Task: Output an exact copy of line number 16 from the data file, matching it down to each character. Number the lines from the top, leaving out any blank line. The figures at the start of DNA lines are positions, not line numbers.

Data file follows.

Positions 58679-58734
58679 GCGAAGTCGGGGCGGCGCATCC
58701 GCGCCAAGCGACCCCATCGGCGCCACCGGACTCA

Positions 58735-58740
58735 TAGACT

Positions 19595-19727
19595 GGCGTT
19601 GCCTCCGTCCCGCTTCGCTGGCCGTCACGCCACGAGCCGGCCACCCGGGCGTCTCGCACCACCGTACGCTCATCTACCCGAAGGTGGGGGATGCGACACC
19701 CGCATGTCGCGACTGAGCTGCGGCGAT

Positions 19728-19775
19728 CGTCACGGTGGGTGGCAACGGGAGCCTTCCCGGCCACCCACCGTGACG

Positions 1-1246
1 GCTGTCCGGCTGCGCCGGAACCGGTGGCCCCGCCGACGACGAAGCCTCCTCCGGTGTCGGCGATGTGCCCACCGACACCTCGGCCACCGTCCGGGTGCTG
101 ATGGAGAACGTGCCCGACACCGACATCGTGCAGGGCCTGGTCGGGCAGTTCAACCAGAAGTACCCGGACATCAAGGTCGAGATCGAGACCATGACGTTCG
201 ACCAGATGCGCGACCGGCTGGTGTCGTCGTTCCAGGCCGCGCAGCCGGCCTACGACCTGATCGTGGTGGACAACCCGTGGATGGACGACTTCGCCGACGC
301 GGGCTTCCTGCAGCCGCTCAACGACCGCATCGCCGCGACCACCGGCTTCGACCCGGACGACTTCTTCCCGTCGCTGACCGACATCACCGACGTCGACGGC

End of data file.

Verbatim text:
301 GGGCTTCCTGCAGCCGCTCAACGACCGCATCGCCGCGACCACCGGCTTCGACCCGGACGACTTCTTCCCGTCGCTGACCGACATCACCGACGTCGACGGC